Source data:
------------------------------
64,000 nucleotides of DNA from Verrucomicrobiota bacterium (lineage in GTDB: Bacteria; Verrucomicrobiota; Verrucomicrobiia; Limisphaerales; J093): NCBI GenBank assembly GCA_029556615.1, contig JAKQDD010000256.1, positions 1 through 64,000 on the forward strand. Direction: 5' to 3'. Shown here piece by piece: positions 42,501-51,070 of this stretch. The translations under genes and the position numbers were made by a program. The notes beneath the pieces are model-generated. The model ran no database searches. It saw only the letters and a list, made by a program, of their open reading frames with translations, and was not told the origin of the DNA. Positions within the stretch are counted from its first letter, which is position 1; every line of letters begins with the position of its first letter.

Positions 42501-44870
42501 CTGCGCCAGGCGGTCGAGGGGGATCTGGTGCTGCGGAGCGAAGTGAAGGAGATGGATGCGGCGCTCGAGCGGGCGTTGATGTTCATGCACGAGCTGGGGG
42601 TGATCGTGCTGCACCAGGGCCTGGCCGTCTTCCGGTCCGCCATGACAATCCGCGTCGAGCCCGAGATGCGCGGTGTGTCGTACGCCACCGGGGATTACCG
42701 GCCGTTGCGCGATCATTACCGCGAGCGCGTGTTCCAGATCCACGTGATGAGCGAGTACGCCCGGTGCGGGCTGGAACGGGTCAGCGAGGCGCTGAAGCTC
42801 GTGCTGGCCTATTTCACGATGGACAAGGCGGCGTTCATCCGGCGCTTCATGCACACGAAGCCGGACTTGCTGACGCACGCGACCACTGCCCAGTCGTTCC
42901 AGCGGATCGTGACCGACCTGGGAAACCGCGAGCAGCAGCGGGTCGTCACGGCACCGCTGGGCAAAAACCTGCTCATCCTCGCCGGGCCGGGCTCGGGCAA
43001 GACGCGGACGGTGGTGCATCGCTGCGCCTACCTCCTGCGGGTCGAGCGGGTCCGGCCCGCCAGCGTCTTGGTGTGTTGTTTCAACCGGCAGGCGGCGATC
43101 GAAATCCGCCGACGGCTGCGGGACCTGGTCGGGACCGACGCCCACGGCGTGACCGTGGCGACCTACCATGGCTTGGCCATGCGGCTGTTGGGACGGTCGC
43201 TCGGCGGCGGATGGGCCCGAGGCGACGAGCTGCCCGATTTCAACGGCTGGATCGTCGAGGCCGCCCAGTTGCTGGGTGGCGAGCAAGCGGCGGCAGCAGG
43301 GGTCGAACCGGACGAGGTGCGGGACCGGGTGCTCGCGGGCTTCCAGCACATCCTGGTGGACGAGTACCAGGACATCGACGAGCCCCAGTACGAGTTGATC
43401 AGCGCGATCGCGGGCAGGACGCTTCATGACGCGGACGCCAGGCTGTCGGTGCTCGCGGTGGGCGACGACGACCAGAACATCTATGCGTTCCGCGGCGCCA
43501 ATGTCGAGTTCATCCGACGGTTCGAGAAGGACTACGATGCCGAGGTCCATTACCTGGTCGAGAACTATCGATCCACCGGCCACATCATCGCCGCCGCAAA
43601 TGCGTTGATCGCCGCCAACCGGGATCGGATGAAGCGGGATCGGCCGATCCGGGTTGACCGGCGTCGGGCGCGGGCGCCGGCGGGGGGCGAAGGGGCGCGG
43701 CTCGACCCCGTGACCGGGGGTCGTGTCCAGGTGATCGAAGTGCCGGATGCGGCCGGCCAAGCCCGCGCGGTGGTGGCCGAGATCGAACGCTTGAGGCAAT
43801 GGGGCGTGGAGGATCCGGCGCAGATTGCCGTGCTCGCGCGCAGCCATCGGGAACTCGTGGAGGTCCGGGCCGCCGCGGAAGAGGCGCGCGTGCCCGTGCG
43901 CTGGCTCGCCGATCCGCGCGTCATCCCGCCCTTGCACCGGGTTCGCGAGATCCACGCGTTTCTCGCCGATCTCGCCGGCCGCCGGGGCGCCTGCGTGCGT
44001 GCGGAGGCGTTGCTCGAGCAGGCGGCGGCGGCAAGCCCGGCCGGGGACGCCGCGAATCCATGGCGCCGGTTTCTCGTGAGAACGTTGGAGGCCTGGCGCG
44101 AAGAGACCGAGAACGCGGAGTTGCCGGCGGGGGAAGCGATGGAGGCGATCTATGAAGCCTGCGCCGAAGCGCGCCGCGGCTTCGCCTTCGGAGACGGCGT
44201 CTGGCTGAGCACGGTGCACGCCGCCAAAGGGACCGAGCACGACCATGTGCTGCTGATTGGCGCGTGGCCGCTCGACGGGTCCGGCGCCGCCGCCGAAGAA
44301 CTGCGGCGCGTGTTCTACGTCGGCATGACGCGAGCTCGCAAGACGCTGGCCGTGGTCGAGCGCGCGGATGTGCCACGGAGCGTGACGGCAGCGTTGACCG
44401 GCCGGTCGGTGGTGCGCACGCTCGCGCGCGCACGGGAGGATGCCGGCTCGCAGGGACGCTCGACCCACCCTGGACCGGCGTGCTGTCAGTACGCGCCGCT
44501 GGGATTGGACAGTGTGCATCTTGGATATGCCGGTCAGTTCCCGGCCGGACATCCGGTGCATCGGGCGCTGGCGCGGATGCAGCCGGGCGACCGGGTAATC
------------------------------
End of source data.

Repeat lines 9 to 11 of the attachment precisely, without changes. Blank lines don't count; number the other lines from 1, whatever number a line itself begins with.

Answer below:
43101 GAAATCCGCCGACGGCTGCGGGACCTGGTCGGGACCGACGCCCACGGCGTGACCGTGGCGACCTACCATGGCTTGGCCATGCGGCTGTTGGGACGGTCGC
43201 TCGGCGGCGGATGGGCCCGAGGCGACGAGCTGCCCGATTTCAACGGCTGGATCGTCGAGGCCGCCCAGTTGCTGGGTGGCGAGCAAGCGGCGGCAGCAGG
43301 GGTCGAACCGGACGAGGTGCGGGACCGGGTGCTCGCGGGCTTCCAGCACATCCTGGTGGACGAGTACCAGGACATCGACGAGCCCCAGTACGAGTTGATC